Why was the deer tagged?
Question: I was hunting up in the Mendocino National Forest and saw a doe with a blue ear tag on her left ear. I have never seen this before and was curious as to whether or not you may know what the tag means. I have attached a picture that I took of the deer. I hope you satisfy my curiosity! (Rosanna)
Answer: Thank you for the photo! We shared it with our Deer Program biologists, who were tickled to see that one of their study deer – aka 7303 with the blue left ear tag 804 – was alive and well in the Mendocino National Forest – almost eight years after she was captured and tagged there by our biologists. She is estimated to be 14 years old today.
Deer 7303 is a survivor for sure. She was part of a five-year population assessment — from 2009 to 2013 — of Columbian black-tailed deer in the Mendocino National Forest conducted by the California Department of Fish and Wildlife (CDFW) and researchers from UC Davis. The 2014 Final Project Report is still available online.
Deer 7303 was one of 57 adult female deer captured as part of the study, along with 137 fawns and seven mountain lions. Deer 7303 was captured by tranquilizer dart on June 6, 2012, and determined to be 7 years old at the time. She also had a fawn with her. In addition to the blue ear tag, deer 7303 was outfitted with a GPS tracking collar, which she wore for 453 days before the collar dropped off. All collars were fitted with automatic releases to drop off after a certain amount of time.
Deer 7303 has fared much better than many of the other study deer. The study found that while Columbian black-tailed deer in the Mendocino National Forest were abundant with average pregnancy and birth rates, their population was on the decline primarily as a result of low adult female survival. Researchers investigated deer mortalities and confirmed predation accounted for approximately 57 percent of the 21 deaths investigated by staff. Most of the predation was from mountain lions, one was killed by a black bear, poachers took two of the does, and seven died from unknown causes. Black bears, however, were the main predators of fawns, particularly within 30 days of birth. The researchers also found that habitat quality – or lack thereof – played a role in low fawn and doe survival.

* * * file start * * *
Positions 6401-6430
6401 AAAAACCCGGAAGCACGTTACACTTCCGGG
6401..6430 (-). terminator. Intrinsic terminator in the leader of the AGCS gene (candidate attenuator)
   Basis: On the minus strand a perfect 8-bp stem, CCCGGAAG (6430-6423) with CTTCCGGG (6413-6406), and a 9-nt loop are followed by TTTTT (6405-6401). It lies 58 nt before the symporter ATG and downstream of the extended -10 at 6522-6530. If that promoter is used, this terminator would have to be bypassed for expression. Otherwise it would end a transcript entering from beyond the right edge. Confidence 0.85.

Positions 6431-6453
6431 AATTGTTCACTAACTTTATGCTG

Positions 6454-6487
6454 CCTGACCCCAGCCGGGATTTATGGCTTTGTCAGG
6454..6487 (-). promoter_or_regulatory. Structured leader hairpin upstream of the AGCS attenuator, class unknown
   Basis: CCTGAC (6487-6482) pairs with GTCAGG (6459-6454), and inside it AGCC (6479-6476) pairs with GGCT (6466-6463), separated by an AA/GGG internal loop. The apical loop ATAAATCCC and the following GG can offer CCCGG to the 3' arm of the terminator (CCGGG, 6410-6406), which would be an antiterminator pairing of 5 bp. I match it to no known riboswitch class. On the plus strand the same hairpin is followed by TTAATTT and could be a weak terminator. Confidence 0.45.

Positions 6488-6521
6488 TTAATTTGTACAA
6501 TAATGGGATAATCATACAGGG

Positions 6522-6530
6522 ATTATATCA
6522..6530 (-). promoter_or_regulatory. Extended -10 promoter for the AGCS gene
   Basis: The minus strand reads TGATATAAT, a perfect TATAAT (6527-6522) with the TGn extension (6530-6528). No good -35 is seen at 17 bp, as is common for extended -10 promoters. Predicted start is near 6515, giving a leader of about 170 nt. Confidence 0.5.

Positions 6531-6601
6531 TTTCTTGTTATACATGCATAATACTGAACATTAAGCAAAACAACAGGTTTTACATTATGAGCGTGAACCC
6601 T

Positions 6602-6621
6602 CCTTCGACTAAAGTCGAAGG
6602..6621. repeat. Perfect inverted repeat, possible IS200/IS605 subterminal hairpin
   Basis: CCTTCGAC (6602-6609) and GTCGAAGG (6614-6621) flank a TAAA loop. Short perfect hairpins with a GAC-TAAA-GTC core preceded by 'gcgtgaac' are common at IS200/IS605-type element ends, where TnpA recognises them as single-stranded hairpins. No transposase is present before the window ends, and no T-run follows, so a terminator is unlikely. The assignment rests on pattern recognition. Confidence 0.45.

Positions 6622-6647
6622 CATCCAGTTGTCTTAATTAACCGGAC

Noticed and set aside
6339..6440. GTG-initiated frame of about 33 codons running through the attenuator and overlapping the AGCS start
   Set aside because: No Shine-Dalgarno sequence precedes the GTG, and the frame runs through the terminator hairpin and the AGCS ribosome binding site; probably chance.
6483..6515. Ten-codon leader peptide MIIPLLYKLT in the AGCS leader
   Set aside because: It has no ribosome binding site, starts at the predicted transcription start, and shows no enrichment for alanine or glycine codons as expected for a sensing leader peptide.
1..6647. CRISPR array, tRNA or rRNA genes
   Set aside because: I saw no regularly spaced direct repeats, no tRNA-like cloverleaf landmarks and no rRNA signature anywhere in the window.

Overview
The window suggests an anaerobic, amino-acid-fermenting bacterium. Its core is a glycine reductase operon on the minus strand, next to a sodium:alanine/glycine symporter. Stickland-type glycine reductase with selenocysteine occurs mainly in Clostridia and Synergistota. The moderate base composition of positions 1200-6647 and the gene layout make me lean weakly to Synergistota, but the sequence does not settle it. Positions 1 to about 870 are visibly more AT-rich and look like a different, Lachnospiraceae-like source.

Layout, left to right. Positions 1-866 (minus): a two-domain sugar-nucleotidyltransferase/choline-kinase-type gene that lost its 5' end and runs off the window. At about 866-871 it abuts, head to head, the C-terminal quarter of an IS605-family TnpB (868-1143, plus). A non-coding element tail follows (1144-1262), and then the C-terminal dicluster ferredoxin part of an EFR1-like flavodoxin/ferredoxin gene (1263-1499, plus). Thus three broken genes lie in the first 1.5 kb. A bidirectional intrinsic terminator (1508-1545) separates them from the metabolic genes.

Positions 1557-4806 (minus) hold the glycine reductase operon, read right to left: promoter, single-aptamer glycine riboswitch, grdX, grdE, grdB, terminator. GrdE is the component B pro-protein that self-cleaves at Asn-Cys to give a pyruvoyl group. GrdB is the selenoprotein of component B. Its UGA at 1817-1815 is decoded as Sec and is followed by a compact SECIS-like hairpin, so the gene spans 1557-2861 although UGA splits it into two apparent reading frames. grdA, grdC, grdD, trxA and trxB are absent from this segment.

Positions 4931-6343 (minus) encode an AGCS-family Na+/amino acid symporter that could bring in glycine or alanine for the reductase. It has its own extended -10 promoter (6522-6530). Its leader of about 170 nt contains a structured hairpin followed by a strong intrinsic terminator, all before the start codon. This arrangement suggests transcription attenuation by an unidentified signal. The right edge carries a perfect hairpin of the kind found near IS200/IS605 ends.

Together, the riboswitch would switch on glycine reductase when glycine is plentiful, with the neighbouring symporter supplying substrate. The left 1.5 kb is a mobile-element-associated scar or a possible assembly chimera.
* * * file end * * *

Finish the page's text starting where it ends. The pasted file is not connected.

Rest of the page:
The assessment of deer in the Mendocino National Forest is just one of many studies conducted by CDFW deer biologists to better understand the mechanisms that drive deer populations throughout California.
Illegal to feed feral cats?
Question: I’ve seen a couple of feral cat feeding stations located around urban areas. I thought that feeding feral cats was illegal under the California Code of Regulations Title 14, section 251.1, “Harassment of Animals.” I know you folks have a lot more important things to do, but is this something we should notify our local game warden about? (Mark G.)
Answer: Section 251.1 states that “no person shall harass, herd or drive any game or nongame bird or mammal or furbearing mammal. For the purposes of this section, harass is defined as an intentional act which disrupts an animal’s normal behavior patterns, which includes, but is not limited to breeding, feeding or sheltering.” But feral cats do not meet the definition of “game or nongame mammal” or “furbearing mammal” – and as they are still technically domesticated, they are not considered to be wildlife.
Even though the code does not apply to domestic animals, there may be local (city) ordinances that prohibit feeding feral cats. Large cat colonies can attract larger predators, including coyotes and mountain lions, which is never a good idea in an urban area. Your local animal control office will be able to answer questions about feral cat management in your area.
Keeping an eye out for quagga
Question: Do you have a map of California waters that are infested with quagga mussels? (Walter)
Answer: CDFW’s Fishing Guide is updated in real time. Just select the filter for “Quagga Infested Areas” on the left.
You can also find a printable map of infested waters on our website. It is current, including the most recent quagga discovery in the Upper San Gabriel River in October 2017. However, it does not indicate all of the waters without mussels, nor does it depict stretches of flowing waters that are infested (e.g., the lower Colorado River).
CDFW works to monitor for new infestations of quagga and zebra mussels and other invasive species, but it is possible an infestation may be present but not yet detected. In order to prevent spreading mussels and other aquatic invasive species, watercraft and equipment that comes into contact with the waterbody should be cleaned, drained and dried after every outing.
Visit CDFW’s website to learn more about quagga and zebra mussel management in California, and the precautions you can take to help prevent the spread of these invasive species. If you have specific questions, you are welcome to contact CDFW’s Invasive Species Program at (866) 440-9530 or firstname.lastname@example.org.
If you have a question you would like to see answered in the California Outdoors Q and A column, email it to CalOutdoors@wildlife.ca.gov.